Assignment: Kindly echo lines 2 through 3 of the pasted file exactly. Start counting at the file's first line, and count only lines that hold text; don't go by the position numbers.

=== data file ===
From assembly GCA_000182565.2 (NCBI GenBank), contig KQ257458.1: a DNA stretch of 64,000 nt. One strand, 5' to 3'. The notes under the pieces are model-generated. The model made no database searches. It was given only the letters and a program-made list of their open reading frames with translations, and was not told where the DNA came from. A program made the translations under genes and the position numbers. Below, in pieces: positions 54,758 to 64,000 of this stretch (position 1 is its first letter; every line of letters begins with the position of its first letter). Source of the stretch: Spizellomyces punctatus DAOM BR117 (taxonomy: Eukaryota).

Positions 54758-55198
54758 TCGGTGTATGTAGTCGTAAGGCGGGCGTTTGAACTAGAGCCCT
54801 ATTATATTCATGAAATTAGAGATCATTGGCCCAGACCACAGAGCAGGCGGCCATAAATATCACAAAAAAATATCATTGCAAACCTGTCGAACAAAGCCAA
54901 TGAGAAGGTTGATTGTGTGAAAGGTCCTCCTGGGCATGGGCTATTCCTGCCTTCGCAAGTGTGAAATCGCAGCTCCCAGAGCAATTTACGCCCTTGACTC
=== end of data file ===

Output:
Positions 54758-55198
54758 TCGGTGTATGTAGTCGTAAGGCGGGCGTTTGAACTAGAGCCCT